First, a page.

Coco Fusco. Photo: Gene Pittman / Walker Art Center.

Coco Fusco Denied Entry into Cuba as Campaign Against Decree 349 Continues

On Wednesday, artist, writer, and arts educator Coco Fusco was denied entry into Cuba in what may be the latest move in a crackdown on artistic freedom in the nation. State security officials stopped Fusco after she arrived at José Martí Airport in Havana this morning and told her she had to return to the United States. They did not provide a reason for why she has been barred from entering the country.

Fusco told Artforum that she believes her activism prompted the refusal. She has publicly supported the artist-led campaign against the government’s new Decree 349 and the criminalization of independent cultural activity in Cuba. “I am not the first or the last intellectual with close ties to Cuba who has been punished in this way for expressing my views and advocating for greater freedom of expression in Cuba,” Fusco said. “It has become a sad routine.”

The censorship law, which was first passed by President Miguel Díaz-Canel in April 2018, sparked an outcry and has been criticized by artists and arts organizations across the globe. Local cultural producers have organized demonstrations, performances, sit-ins, and talks with state officials to protest the legislation, which was supposed to be enforced starting December 2018. Members of Cuba’s culture ministry have since informed the public that parts of the law may be scaled back and that it would clarify how the law would be applied.

Among the artists fighting the decree are Tania Bruguera, Amaury Pacheco, Michel Matos, and Havana Biennial organizers Luis Manuel Otero Alcántara and Yanelys Nuñez Leyva—they have all been detained by the police on multiple occasions for protesting the law. For Fusco, the authorities’ attempts to target activists is part of their own intimidation campaign.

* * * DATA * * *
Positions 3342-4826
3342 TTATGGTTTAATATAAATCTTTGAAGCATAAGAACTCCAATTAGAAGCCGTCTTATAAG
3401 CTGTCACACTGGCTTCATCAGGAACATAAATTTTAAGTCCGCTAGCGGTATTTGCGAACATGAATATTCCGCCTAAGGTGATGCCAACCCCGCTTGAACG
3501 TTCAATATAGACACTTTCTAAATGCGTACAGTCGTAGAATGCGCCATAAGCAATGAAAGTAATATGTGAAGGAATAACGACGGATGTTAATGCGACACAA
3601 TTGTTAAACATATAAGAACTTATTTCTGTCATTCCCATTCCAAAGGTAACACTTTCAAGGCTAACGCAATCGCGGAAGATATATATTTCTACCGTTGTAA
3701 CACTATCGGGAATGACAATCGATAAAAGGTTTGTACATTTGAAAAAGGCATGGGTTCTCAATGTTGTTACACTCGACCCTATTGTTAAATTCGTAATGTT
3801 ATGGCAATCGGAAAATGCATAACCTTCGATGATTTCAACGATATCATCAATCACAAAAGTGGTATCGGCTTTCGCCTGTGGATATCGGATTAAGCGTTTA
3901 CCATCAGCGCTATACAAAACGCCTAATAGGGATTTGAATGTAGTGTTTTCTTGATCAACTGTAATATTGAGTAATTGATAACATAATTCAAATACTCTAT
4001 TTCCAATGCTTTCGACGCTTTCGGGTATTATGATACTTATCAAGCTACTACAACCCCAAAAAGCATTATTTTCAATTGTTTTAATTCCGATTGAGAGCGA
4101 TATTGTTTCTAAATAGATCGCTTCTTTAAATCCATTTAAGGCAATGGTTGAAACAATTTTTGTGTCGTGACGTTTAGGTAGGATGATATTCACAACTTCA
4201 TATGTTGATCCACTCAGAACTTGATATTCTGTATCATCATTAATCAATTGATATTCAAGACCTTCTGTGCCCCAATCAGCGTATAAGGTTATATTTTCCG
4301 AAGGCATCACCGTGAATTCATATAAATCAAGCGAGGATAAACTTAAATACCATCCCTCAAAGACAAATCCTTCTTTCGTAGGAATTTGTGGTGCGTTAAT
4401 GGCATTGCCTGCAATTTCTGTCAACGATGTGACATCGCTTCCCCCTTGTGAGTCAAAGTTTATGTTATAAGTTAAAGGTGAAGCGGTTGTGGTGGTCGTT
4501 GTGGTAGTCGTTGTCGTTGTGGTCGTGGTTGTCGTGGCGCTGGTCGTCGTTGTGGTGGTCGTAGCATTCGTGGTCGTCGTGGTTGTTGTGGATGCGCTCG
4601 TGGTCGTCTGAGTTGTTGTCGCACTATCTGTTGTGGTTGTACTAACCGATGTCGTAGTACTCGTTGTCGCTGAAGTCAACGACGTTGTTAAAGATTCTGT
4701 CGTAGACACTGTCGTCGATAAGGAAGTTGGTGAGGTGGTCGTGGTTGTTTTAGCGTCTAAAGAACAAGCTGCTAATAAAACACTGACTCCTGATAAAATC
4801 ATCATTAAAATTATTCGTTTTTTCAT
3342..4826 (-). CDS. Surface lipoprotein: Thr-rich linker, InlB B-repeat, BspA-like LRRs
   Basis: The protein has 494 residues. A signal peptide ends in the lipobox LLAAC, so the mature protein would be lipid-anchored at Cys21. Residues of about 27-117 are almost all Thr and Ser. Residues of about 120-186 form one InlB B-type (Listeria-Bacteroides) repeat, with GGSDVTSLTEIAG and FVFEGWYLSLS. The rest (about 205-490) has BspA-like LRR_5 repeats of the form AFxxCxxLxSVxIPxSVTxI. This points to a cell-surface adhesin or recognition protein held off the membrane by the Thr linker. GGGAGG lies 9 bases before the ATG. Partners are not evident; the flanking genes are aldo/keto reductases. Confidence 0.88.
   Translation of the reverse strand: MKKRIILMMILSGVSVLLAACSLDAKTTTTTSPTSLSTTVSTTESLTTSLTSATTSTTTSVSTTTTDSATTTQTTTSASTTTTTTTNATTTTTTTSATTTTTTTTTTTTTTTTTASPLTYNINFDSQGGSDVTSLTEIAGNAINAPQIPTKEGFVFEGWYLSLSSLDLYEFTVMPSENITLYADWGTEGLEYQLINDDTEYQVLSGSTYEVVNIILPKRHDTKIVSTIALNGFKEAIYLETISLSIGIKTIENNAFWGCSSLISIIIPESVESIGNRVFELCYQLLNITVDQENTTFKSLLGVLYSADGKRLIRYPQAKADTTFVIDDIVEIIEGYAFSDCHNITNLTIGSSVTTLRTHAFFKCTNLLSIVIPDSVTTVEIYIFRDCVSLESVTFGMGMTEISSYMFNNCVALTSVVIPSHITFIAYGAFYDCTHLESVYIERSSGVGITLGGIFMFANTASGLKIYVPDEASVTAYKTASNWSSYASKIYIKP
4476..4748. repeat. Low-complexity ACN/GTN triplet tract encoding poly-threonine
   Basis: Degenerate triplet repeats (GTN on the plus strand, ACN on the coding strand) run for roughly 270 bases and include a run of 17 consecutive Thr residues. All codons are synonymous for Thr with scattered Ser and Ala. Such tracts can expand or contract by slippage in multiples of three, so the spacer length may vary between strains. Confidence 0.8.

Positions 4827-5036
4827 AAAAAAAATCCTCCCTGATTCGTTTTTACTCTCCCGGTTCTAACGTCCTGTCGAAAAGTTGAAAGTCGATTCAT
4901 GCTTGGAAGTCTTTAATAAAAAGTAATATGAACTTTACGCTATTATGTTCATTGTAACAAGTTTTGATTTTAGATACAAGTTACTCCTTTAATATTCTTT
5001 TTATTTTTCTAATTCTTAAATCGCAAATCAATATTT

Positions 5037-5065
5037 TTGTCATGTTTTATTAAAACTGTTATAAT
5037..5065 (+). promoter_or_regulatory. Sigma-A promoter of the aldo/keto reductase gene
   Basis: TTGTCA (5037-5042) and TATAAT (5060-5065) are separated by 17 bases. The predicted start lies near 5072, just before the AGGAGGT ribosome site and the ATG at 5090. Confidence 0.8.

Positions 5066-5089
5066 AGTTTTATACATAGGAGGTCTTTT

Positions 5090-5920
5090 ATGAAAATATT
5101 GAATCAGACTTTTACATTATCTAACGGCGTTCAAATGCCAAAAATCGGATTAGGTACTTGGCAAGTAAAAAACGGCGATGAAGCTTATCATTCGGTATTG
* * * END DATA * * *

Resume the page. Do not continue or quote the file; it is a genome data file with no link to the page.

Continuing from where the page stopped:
“It strikes me as tragic that a government would find it legitimate to harass and threaten its artists and to silence critical debate about its culture in order to impress visitors by creating the false impression that the only art in Cuba is what the state wants to show,” Fusco said. “They are counting on favorable coverage from visitors who know little and who will stay on the tour buses and remain inside their art corrals. They also count on the complicity of artists who remain silent in order to be promoted by the state.”

She added: “I find it disturbing that it takes beheadings, stoning, and long prison sentences to get most people in the art world to protest censorship and repression of artists. Violence is not reducible to physical aggression. Creativity, imagination, and hope die slow deaths in a country where any expression of dissent is criminalized.”

The official state-run Havana Biennial is due to open on April 12. An alternative biennial titled the Bienal Sin 349/Biennial Without 349 was also planned and will take place at the artist-run Museum of Politically Inconvenient Art in Old Havana, as well as at several undisclosed locations during the first week of the state-coordinated exhibition. Commenting on the event, artist Luis Manuel Otero Alcántara, one of the organizers, told the Art Newspaper, “This is really about inviting artists to stand in solidarity with us.”